A man on scaffolding repointing a historic structure
Repointing in progress on a historic building © Historic England Archive. Image Reference DP181673
Repointing in progress on a historic building © Historic England Archive. Image Reference DP181673

The Heritage Building Skills Programme

The Heritage Building Skills Programme is a major five-year in-work training and apprenticeships programme in the North of England, running from 2021-2026.

Three new traineeships

We have three six-month trainee roles, funded by Historic England, to work with external firms. You will learn not only the craft from highly skilled experts, but the positions offer wider experiential training through a dedicated residential Summer School where participants will have the opportunity to learn about heritage conservation principals and engage in decision-making, observing, and engaging in the works on a live Heritage at Risk restoration project.

You will have the opportunity to complete a NOCN_Cskills Awards Level 3 Award in Understanding Repair and Maintenance of Traditional pre-1919 Buildings and the NOCN qualification: Energy Efficiency Measures for Older and Traditional Buildings alongside this vocational learning opportunity.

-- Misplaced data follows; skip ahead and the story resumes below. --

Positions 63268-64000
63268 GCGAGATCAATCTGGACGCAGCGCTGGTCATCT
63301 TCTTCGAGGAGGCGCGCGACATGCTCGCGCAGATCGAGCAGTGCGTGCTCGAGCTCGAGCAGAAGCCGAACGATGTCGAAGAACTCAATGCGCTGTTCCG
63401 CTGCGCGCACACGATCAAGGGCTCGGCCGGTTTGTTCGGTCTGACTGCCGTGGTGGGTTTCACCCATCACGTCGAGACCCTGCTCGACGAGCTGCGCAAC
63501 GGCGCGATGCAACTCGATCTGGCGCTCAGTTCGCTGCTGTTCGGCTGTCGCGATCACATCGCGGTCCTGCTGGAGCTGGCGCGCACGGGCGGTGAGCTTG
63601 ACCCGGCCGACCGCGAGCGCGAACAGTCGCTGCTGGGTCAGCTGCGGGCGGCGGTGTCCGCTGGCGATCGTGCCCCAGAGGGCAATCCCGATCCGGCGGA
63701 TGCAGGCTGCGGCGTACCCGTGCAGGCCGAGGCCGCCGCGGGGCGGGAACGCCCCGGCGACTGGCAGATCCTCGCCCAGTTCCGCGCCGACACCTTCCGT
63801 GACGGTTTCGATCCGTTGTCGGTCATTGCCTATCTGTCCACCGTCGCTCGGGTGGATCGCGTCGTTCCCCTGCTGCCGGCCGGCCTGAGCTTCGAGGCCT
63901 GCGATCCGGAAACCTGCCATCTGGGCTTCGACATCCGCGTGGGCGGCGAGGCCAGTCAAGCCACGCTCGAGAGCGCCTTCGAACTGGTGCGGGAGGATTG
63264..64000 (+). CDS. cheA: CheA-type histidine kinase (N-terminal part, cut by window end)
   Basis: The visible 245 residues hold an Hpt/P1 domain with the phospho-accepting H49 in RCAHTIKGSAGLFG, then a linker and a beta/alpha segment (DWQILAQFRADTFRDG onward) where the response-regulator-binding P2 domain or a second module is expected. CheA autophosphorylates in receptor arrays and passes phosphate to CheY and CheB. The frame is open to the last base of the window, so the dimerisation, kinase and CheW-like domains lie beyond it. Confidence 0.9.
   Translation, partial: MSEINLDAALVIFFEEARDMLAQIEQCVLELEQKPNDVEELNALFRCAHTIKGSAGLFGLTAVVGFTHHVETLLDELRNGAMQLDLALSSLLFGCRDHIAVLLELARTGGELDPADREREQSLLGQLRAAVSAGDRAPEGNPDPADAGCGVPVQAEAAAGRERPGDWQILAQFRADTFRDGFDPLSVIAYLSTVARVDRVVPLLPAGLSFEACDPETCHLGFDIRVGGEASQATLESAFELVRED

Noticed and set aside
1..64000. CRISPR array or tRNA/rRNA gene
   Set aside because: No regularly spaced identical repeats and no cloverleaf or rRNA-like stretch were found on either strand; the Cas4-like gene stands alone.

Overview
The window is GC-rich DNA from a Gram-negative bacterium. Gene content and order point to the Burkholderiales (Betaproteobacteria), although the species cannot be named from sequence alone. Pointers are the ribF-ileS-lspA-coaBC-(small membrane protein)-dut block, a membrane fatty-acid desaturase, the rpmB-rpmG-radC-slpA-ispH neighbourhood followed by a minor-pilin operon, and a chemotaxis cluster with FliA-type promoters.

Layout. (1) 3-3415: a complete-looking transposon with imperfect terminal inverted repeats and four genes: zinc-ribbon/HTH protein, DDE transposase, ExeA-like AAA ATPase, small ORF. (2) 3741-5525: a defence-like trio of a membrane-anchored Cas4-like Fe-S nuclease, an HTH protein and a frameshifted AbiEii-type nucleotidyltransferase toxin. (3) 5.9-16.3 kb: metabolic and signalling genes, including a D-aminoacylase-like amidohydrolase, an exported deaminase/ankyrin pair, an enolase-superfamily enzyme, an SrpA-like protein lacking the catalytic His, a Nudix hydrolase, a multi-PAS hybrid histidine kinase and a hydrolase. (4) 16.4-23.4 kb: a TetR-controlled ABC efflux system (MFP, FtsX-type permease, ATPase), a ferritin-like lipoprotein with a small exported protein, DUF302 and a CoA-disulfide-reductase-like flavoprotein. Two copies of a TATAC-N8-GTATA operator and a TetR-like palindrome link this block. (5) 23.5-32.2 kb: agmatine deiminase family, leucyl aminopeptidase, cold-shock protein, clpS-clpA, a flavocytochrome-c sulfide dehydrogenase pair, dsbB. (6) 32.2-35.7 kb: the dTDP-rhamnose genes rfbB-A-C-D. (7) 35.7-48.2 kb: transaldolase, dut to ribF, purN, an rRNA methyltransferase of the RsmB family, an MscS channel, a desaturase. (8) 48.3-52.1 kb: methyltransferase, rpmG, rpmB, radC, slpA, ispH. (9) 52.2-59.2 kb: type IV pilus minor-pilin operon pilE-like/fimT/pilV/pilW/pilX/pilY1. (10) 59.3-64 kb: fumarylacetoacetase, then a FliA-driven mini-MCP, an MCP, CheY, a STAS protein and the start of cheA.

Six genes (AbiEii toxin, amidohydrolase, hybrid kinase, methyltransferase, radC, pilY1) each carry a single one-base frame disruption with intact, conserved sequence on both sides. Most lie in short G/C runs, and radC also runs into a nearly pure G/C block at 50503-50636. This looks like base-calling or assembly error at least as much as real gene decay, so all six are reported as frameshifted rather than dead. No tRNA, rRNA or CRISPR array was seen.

Closing date is Sunday 14 April 2024


Programme updates

Summer School 2023

Grade II* Hopwood Hall in Middleton, Rochdale Borough, dating from the 15th century, is hosting a summer school to pass on essential and at risk traditional heritage crafts to trainees from across the North of England.

The summer school will see trainees take part in a series of craft workshops delivered by master craftspeople, designed to help tackle the critical shortage in essential skills needed to rescue historic buildings across the country.

The Hall - one of Greater Manchester’s most important surviving halls - is the ancestral home of Hopwood DePree, the American actor, writer, and filmmaker who is working alongside local volunteers, Historic England, Rochdale Borough Council and Hopwood Hall College - to restore and transform it into an artistic and cultural venue.